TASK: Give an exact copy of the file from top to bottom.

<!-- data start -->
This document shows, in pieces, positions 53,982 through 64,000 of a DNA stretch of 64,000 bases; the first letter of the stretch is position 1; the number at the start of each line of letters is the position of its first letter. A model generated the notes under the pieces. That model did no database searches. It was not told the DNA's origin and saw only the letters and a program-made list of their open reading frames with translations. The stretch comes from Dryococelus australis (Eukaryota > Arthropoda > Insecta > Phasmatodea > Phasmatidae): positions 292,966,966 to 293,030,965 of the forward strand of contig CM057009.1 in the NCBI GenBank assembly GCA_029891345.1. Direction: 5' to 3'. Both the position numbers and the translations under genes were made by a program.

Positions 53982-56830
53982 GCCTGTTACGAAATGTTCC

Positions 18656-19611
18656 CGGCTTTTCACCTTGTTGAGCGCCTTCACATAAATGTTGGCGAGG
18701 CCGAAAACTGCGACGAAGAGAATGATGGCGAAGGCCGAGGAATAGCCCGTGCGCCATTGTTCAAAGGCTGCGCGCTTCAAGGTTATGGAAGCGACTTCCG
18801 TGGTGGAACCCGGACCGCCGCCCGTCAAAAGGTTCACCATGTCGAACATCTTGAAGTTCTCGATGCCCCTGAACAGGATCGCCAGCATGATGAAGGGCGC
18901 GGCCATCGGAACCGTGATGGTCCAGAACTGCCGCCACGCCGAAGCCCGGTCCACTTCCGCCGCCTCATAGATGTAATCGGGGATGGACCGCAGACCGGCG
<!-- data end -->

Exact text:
This document shows, in pieces, positions 53,982 through 64,000 of a DNA stretch of 64,000 bases; the first letter of the stretch is position 1; the number at the start of each line of letters is the position of its first letter. A model generated the notes under the pieces. That model did no database searches. It was not told the DNA's origin and saw only the letters and a program-made list of their open reading frames with translations. The stretch comes from Dryococelus australis (Eukaryota > Arthropoda > Insecta > Phasmatodea > Phasmatidae): positions 292,966,966 to 293,030,965 of the forward strand of contig CM057009.1 in the NCBI GenBank assembly GCA_029891345.1. Direction: 5' to 3'. Both the position numbers and the translations under genes were made by a program.

Positions 53982-56830
53982 GCCTGTTACGAAATGTTCC

Positions 18656-19611
18656 CGGCTTTTCACCTTGTTGAGCGCCTTCACATAAATGTTGGCGAGG
18701 CCGAAAACTGCGACGAAGAGAATGATGGCGAAGGCCGAGGAATAGCCCGTGCGCCATTGTTCAAAGGCTGCGCGCTTCAAGGTTATGGAAGCGACTTCCG
18801 TGGTGGAACCCGGACCGCCGCCCGTCAAAAGGTTCACCATGTCGAACATCTTGAAGTTCTCGATGCCCCTGAACAGGATCGCCAGCATGATGAAGGGCGC
18901 GGCCATCGGAACCGTGATGGTCCAGAACTGCCGCCACGCCGAAGCCCGGTCCACTTCCGCCGCCTCATAGATGTAATCGGGGATGGACCGCAGACCGGCG